Investigation of a severe SARS-CoV-2 outbreak in a long-term care home early in the pandemic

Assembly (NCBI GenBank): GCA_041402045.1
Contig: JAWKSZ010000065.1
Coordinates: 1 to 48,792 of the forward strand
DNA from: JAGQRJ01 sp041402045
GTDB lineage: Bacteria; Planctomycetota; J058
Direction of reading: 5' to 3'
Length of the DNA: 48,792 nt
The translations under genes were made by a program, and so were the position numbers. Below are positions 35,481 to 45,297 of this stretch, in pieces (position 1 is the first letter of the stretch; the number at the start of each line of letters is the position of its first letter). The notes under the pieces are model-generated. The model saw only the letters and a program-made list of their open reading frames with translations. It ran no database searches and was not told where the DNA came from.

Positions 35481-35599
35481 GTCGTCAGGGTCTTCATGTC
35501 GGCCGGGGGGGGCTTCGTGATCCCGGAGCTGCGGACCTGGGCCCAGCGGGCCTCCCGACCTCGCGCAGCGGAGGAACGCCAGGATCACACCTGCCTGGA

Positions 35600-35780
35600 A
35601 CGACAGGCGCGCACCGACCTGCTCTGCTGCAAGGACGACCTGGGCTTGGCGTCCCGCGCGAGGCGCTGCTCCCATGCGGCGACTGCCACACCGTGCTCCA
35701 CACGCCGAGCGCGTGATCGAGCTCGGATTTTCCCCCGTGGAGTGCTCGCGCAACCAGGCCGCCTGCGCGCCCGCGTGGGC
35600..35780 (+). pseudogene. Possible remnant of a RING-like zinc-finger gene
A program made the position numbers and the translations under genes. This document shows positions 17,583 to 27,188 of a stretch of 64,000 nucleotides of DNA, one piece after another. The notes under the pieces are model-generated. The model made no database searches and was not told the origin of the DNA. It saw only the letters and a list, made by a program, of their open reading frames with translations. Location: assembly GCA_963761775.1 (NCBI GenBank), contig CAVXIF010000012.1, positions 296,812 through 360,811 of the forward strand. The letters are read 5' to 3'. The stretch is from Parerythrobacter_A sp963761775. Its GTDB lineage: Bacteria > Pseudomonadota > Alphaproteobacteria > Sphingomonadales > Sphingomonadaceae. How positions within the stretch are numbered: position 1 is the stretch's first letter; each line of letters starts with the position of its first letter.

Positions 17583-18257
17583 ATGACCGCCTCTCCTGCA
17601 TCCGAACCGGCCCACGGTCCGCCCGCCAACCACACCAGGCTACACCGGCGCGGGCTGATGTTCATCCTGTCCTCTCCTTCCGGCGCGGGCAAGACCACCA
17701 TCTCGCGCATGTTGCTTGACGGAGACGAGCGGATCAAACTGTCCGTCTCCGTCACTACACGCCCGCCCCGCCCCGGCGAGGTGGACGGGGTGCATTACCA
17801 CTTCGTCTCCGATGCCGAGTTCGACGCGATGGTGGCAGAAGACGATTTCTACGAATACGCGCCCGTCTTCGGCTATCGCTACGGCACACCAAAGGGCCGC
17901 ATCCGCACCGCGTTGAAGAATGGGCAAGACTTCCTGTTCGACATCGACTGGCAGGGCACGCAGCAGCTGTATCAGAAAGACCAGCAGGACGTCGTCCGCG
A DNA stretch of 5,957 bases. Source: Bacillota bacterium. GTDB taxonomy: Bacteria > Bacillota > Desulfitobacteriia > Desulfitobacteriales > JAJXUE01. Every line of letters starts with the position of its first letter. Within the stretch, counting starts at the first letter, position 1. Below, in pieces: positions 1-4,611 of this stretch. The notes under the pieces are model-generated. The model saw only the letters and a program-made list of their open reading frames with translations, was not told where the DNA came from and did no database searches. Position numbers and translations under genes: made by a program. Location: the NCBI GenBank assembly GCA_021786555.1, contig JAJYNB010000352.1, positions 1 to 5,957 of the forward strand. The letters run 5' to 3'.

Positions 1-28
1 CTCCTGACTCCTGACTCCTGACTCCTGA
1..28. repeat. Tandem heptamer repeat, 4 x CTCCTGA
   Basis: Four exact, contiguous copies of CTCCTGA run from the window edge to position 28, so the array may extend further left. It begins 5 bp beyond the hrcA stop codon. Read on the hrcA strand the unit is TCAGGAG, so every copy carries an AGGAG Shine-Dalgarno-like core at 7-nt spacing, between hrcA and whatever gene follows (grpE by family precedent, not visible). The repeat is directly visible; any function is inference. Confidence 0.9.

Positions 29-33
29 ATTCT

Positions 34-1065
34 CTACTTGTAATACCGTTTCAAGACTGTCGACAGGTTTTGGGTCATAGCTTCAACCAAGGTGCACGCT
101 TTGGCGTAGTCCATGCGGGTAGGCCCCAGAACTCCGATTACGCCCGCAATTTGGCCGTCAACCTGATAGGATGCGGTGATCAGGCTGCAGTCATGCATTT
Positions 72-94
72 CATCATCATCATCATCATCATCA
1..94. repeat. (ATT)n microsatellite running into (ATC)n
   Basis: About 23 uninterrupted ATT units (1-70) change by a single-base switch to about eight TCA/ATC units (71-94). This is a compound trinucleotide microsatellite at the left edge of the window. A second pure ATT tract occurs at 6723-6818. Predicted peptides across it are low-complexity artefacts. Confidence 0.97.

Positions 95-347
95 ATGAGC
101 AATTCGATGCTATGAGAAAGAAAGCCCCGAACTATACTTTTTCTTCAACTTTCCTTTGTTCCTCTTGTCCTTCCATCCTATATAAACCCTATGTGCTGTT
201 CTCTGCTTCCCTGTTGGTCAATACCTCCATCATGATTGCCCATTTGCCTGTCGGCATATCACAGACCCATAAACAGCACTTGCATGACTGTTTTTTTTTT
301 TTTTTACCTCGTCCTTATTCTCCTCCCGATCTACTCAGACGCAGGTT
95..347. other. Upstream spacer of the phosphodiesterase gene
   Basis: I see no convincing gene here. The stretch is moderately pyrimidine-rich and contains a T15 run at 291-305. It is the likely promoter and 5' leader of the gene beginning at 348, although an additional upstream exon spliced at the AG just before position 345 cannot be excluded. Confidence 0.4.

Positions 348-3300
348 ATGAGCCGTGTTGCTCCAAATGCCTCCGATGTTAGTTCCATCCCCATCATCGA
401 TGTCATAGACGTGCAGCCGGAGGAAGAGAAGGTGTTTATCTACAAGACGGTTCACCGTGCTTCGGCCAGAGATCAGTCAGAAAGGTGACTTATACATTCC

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BACKGROUND: The implementation of outbreak management measures has decreased the frequency and severity of SARS-CoV-2 outbreaks in Ontario long-term care homes. We describe the epidemiological and laboratory data from one of the first such outbreaks in Ontario to assess factors associated with its severity, and the impact of progressive interventions for infection control over the course of the outbreak. METHODS: We obtained line list and outbreak data from the public health unit to describe resident and staff cases, severity and distribution of cases over time and within the outbreak facility. Where available, we obtained data on laboratory specimens from the Public Health Ontario Laboratory and performed whole genome sequencing and phylogenetic analysis of viral specimens from the outbreak. RESULTS: Among 65 residents of the long-term care home, 61 (94%) contracted SARS-CoV-2, with a case fatality rate of 45% (28/61). Among 67 initial staff, 34 (51%) contracted the virus and none died. When the outbreak was declared, 12 staff, 2 visitors and 9 residents had symptoms. Resident cases were located in 3 of 4 areas of the home. Phylogenetic analysis showed tight clustering of cases, with only 1 additional strain of genetically distinct SARS-CoV-2 identified from a staff case in the third week of the outbreak. No cases were identified among 26 new staff brought into the home after full outbreak measures were implemented. INTERPRETATION: Rapid and undetected viral spread in a long-term care home led to high rates of infection among residents and staff. Progressive implementation of outbreak measures after the peak of cases prevented subsequent staff cases and are now part of long-term care outbreak policy in Ontario.
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